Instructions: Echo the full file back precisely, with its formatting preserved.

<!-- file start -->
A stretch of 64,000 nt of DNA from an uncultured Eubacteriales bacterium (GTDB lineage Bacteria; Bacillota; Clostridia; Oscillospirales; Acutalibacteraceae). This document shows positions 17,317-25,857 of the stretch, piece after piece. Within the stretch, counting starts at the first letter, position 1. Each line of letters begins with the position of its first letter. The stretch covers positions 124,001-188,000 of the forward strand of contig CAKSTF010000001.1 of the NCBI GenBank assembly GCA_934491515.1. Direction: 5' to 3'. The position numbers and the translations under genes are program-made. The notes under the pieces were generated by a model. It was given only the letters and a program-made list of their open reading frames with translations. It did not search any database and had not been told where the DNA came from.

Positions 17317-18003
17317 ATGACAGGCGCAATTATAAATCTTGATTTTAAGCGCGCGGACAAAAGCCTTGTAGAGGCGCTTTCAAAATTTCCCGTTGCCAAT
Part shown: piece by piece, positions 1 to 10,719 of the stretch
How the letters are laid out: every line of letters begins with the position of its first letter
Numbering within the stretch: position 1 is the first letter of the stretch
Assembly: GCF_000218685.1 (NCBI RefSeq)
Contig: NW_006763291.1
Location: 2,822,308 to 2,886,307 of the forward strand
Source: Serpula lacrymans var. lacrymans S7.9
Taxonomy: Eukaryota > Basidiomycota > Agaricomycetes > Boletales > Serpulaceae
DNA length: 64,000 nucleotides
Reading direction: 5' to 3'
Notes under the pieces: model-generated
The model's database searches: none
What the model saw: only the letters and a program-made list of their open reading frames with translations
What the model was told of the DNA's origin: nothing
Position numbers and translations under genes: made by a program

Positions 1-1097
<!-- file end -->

A stretch of 64,000 nt of DNA from an uncultured Eubacteriales bacterium (GTDB lineage Bacteria; Bacillota; Clostridia; Oscillospirales; Acutalibacteraceae). This document shows positions 17,317-25,857 of the stretch, piece after piece. Within the stretch, counting starts at the first letter, position 1. Each line of letters begins with the position of its first letter. The stretch covers positions 124,001-188,000 of the forward strand of contig CAKSTF010000001.1 of the NCBI GenBank assembly GCA_934491515.1. Direction: 5' to 3'. The position numbers and the translations under genes are program-made. The notes under the pieces were generated by a model. It was given only the letters and a program-made list of their open reading frames with translations. It did not search any database and had not been told where the DNA came from.

Positions 17317-18003
17317 ATGACAGGCGCAATTATAAATCTTGATTTTAAGCGCGCGGACAAAAGCCTTGTAGAGGCGCTTTCAAAATTTCCCGTTGCCAAT
Part shown: piece by piece, positions 1 to 10,719 of the stretch
How the letters are laid out: every line of letters begins with the position of its first letter
Numbering within the stretch: position 1 is the first letter of the stretch
Assembly: GCF_000218685.1 (NCBI RefSeq)
Contig: NW_006763291.1
Location: 2,822,308 to 2,886,307 of the forward strand
Source: Serpula lacrymans var. lacrymans S7.9
Taxonomy: Eukaryota > Basidiomycota > Agaricomycetes > Boletales > Serpulaceae
DNA length: 64,000 nucleotides
Reading direction: 5' to 3'
Notes under the pieces: model-generated
The model's database searches: none
What the model saw: only the letters and a program-made list of their open reading frames with translations
What the model was told of the DNA's origin: nothing
Position numbers and translations under genes: made by a program

Positions 1-1097